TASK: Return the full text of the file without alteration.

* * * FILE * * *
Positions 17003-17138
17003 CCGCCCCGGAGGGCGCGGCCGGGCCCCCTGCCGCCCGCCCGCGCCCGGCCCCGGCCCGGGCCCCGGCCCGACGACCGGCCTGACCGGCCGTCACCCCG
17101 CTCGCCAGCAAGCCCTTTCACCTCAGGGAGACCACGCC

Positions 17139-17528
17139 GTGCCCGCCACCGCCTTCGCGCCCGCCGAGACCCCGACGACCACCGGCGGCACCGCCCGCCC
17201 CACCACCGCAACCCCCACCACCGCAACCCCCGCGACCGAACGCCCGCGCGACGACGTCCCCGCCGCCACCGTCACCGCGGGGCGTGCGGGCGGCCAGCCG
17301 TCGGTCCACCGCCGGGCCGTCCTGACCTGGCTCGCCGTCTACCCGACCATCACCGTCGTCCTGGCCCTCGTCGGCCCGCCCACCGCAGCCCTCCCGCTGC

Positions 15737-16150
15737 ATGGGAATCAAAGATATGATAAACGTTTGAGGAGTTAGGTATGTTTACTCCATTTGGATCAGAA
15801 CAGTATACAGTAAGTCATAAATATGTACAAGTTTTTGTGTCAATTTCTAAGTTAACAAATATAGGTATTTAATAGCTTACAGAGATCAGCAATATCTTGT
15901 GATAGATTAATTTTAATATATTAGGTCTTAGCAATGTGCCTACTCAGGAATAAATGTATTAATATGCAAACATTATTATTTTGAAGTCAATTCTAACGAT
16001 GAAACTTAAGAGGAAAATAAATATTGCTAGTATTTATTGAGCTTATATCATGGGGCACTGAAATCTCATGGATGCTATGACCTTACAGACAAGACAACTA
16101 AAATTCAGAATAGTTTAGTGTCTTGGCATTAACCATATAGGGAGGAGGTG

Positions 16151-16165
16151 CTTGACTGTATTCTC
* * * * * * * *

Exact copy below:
Positions 17003-17138
17003 CCGCCCCGGAGGGCGCGGCCGGGCCCCCTGCCGCCCGCCCGCGCCCGGCCCCGGCCCGGGCCCCGGCCCGACGACCGGCCTGACCGGCCGTCACCCCG
17101 CTCGCCAGCAAGCCCTTTCACCTCAGGGAGACCACGCC

Positions 17139-17528
17139 GTGCCCGCCACCGCCTTCGCGCCCGCCGAGACCCCGACGACCACCGGCGGCACCGCCCGCCC
17201 CACCACCGCAACCCCCACCACCGCAACCCCCGCGACCGAACGCCCGCGCGACGACGTCCCCGCCGCCACCGTCACCGCGGGGCGTGCGGGCGGCCAGCCG
17301 TCGGTCCACCGCCGGGCCGTCCTGACCTGGCTCGCCGTCTACCCGACCATCACCGTCGTCCTGGCCCTCGTCGGCCCGCCCACCGCAGCCCTCCCGCTGC

Positions 15737-16150
15737 ATGGGAATCAAAGATATGATAAACGTTTGAGGAGTTAGGTATGTTTACTCCATTTGGATCAGAA
15801 CAGTATACAGTAAGTCATAAATATGTACAAGTTTTTGTGTCAATTTCTAAGTTAACAAATATAGGTATTTAATAGCTTACAGAGATCAGCAATATCTTGT
15901 GATAGATTAATTTTAATATATTAGGTCTTAGCAATGTGCCTACTCAGGAATAAATGTATTAATATGCAAACATTATTATTTTGAAGTCAATTCTAACGAT
16001 GAAACTTAAGAGGAAAATAAATATTGCTAGTATTTATTGAGCTTATATCATGGGGCACTGAAATCTCATGGATGCTATGACCTTACAGACAAGACAACTA
16101 AAATTCAGAATAGTTTAGTGTCTTGGCATTAACCATATAGGGAGGAGGTG

Positions 16151-16165
16151 CTTGACTGTATTCTC